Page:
Making the Invisible Tangible:

Introducting Bioengineering in Kindergarten


In this collaborative project between Wellesley College’s Human Computer Interaction (HCI) Lab and the Tufts DevTech Research Group, we are are exploring the potential of novel technologies to support young children’s learning of bioengineering.

This National Science Foundation funded project (NSF No. IIS-1149530) investigates how to design developmentally appropriate interfaces to engage young children in scientific investigations. We design, develop, and evaluate novel human-computer interfaces - which utilize tangible, gestural, and multi-touch interaction - for primary school students (K-2) to explore the field of biological engineering through a playful approach that integrates foundational concepts and skills from engineering and biology.

Prototypes Currently in Development:

CRISPEE: Exploring Gene Editing in Kindergarten


We are developing CRISPEE, a novel tool based on the popular CRISPR/Cas9 gene-editing tool that can cut-and-paste short sequences of DNA called “BioBricks.” CRISPEE uses tangible color-coded blocks to represent these BioBricks, and allows children to play with gene sequencing models. CRISPEE engages children in a story-based task to help a firefly with a genetic mutation, by reprogramming his DNA with BioBricks to code for bioluminescent colorful lights. Currently, the team is developing a coding language for CRISPEE with embedded sensors. Children can then use firefly bioluminescence to code other creatures to light up under certain conditions, for example when harmful toxins are present in the environment. This mimics how bioluminescent genes are used in real-world applications. Bioengineers create living solutions to help to humans and aid in new discoveries.


BacToMars: A Multi-player Videogame about Bioengineering on Mars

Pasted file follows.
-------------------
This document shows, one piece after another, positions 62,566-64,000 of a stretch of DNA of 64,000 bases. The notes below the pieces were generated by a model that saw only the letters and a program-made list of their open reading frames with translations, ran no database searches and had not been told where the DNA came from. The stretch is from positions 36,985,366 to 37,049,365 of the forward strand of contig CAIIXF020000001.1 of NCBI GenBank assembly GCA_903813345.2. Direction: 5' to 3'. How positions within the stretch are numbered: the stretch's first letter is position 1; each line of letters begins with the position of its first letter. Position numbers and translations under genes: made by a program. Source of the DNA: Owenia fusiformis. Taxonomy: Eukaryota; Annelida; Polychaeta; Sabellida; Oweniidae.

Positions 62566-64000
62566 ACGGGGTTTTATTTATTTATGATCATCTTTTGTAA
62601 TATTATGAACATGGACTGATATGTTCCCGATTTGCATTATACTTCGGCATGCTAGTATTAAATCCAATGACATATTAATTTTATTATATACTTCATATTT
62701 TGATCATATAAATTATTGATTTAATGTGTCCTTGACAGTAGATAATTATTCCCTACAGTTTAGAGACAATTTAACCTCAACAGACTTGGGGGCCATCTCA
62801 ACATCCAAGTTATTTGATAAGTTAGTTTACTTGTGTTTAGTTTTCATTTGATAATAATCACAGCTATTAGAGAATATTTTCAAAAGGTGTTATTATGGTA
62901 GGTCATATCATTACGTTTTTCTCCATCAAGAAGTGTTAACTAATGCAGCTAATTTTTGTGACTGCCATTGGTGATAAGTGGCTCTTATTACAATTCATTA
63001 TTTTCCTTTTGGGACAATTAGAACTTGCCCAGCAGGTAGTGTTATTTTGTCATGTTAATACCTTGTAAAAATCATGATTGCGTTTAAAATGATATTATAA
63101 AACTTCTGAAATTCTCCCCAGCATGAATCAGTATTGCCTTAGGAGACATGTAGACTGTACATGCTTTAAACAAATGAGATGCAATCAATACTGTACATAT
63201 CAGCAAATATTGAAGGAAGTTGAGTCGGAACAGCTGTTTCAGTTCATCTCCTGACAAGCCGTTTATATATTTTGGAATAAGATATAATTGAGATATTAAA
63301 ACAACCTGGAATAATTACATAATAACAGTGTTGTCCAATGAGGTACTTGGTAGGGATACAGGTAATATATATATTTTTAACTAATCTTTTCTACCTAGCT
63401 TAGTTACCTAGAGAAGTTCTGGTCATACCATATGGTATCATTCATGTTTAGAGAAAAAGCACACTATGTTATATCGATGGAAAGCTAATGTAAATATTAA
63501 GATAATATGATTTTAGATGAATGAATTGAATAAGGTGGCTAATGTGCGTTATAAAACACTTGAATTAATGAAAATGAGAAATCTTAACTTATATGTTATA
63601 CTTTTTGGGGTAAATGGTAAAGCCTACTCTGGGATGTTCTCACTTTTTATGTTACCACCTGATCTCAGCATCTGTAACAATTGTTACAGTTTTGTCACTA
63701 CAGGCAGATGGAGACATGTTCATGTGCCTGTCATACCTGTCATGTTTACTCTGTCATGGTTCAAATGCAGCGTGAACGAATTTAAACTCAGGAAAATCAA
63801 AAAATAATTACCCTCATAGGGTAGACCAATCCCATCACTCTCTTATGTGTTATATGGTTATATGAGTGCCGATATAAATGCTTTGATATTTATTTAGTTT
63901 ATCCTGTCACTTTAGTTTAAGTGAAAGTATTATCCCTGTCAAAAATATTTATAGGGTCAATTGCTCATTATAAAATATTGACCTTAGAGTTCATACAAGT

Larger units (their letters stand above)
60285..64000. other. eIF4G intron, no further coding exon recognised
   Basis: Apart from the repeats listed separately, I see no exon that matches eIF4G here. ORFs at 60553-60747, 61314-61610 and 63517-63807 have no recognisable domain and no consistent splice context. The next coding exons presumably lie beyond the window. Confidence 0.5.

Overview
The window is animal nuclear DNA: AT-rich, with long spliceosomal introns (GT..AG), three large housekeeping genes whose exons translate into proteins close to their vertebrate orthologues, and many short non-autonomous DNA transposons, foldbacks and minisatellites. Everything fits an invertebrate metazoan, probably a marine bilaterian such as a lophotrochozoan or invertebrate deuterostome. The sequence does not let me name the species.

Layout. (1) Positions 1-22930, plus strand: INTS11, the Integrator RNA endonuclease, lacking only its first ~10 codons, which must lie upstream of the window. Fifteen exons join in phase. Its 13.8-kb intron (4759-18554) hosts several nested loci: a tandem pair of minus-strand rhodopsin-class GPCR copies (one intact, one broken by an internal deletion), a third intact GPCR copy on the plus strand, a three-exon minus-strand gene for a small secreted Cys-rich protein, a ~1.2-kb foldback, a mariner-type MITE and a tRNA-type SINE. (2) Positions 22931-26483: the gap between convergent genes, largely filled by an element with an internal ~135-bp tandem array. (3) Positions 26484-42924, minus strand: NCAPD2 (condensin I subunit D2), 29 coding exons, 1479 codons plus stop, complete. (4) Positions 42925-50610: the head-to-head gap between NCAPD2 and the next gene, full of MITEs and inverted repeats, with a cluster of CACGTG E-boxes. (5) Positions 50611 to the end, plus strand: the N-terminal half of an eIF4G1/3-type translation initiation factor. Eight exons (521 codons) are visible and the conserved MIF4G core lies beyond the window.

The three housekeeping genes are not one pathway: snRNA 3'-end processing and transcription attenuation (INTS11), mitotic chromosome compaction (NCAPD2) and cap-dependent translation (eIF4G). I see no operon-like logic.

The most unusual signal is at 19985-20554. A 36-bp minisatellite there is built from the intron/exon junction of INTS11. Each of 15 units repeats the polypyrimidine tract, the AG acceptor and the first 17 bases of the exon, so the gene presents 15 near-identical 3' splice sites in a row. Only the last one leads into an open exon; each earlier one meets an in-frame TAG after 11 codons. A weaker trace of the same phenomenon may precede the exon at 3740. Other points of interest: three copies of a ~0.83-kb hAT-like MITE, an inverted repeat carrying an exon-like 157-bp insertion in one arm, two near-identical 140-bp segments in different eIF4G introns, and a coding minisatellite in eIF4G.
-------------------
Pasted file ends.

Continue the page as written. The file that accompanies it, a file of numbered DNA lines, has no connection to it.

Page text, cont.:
We have also created BacToMars, an educational multi-player video game that engages elementary school children in the design of bacteria helpful for sustaining astronaut living conditions during extended research missions on Mars. The BacToMars video game was designed to inspire the next generation of innovators by exposing children to these emerging areas at the intersection of science and technology. In addition to introducing early elementary aged children to concepts of science and technology, the BacToMars game was also designed to foster the development of basic reading comprehension, mathematics skills, creative problem solving, collaboration, and more.

Our initial pilot tests with BacToMars have shown that early elementary-aged children can learn core concepts of molecular biology and engineering (Loparev, Sullivan, Verish, Westendorf, Davis, Flemings, Bers, & Shaer, 2017). Learn more about BacToMars by watching the video below.


Ongoing work with Tools for Young Children to Explore Bioengineering

Research and development is ongoing to create more resources for bioengineering education in early childhood and elementary years. Current directions include a tangible tool to allow children to explore DNA sequencing, educational videos about the impact of bioengineering in nature, and a developmentally appropriate curriculum to tie it all together in learning settings. Check back to learn more and participate in our ongoing research on tangible tools to introduce foundational bioengineering in early elementary.